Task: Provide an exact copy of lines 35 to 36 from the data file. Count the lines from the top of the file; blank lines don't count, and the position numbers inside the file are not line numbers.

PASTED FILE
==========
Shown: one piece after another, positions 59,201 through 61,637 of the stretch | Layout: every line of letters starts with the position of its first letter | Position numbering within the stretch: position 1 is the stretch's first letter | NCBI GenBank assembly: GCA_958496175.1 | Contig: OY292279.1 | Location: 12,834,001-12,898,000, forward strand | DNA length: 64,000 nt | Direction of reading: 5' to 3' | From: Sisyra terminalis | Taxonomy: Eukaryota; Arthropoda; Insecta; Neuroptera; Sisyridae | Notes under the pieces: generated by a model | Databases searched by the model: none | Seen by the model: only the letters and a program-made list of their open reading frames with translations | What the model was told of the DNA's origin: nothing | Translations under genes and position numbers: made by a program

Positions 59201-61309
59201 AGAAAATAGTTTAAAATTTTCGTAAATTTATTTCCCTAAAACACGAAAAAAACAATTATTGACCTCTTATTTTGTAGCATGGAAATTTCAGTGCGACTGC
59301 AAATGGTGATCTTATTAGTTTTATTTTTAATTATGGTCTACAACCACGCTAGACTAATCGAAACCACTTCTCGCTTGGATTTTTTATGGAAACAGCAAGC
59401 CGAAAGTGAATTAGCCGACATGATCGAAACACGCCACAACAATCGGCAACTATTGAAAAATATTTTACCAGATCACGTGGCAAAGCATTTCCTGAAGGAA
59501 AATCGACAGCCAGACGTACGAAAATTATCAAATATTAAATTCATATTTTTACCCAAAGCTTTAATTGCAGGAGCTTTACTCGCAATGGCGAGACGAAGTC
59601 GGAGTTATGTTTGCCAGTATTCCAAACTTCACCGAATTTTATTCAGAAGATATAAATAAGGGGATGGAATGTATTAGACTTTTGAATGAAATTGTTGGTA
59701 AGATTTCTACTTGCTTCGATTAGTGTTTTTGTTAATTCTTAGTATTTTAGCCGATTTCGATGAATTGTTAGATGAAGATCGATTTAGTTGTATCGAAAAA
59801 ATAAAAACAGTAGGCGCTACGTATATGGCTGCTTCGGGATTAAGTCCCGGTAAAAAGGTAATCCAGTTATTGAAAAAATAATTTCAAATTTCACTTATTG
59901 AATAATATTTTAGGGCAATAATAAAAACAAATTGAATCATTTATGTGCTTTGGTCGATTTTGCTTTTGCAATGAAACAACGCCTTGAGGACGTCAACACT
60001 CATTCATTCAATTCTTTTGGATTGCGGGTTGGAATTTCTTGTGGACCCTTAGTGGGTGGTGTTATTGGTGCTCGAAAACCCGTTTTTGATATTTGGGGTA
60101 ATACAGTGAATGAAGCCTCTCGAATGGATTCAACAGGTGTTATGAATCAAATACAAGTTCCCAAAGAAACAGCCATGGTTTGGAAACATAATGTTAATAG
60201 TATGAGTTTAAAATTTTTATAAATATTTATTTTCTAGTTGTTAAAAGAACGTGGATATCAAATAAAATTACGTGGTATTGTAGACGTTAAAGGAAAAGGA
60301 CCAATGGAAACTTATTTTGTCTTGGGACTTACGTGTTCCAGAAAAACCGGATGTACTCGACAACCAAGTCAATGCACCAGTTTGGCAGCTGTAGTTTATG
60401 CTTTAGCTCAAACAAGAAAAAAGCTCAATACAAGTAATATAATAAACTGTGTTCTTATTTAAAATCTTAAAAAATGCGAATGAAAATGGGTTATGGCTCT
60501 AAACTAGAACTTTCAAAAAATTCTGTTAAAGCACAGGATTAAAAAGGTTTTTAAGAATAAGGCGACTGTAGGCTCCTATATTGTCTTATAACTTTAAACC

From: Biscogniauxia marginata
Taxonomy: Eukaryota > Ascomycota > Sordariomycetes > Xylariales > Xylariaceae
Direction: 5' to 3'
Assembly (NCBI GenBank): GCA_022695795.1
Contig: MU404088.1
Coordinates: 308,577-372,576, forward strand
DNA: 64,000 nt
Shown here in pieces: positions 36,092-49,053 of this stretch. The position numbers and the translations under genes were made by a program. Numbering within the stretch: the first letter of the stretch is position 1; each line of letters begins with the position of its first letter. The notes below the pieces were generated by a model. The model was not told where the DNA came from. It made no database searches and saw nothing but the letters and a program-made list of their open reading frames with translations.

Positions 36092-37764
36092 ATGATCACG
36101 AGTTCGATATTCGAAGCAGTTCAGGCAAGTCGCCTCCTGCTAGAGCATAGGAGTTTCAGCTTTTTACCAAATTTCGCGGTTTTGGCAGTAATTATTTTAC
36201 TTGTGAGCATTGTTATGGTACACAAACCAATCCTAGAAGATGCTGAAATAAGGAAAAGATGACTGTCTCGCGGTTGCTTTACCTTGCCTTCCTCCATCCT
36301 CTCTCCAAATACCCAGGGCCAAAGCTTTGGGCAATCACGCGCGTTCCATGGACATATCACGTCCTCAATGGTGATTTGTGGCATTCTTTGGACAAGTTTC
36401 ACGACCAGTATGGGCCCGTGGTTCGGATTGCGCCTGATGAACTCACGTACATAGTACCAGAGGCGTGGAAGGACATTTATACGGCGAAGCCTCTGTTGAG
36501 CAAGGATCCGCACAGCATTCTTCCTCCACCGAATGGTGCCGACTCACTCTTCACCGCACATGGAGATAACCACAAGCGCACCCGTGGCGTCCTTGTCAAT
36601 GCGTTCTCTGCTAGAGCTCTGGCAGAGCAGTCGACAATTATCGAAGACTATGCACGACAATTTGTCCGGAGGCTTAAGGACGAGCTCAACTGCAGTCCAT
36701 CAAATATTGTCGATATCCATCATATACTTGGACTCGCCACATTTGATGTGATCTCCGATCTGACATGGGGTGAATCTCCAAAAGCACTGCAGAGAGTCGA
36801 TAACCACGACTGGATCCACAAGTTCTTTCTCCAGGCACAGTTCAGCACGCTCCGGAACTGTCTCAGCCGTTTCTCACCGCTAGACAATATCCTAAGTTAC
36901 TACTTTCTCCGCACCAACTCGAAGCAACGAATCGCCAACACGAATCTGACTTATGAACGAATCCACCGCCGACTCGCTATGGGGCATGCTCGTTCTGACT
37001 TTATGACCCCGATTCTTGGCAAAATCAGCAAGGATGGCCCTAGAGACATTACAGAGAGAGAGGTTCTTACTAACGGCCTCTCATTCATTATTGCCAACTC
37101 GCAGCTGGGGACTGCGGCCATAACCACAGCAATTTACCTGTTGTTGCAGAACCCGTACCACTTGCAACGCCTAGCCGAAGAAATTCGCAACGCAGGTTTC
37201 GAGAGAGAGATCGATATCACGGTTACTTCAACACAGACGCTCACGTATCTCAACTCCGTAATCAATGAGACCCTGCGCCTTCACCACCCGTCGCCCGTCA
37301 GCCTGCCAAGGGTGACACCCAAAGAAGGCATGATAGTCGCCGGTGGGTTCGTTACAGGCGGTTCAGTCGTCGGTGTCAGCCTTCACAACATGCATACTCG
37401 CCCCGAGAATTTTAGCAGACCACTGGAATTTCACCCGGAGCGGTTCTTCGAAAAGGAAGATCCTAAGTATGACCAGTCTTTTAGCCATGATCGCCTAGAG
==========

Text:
36901 TACTTTCTCCGCACCAACTCGAAGCAACGAATCGCCAACACGAATCTGACTTATGAACGAATCCACCGCCGACTCGCTATGGGGCATGCTCGTTCTGACT
37001 TTATGACCCCGATTCTTGGCAAAATCAGCAAGGATGGCCCTAGAGACATTACAGAGAGAGAGGTTCTTACTAACGGCCTCTCATTCATTATTGCCAACTC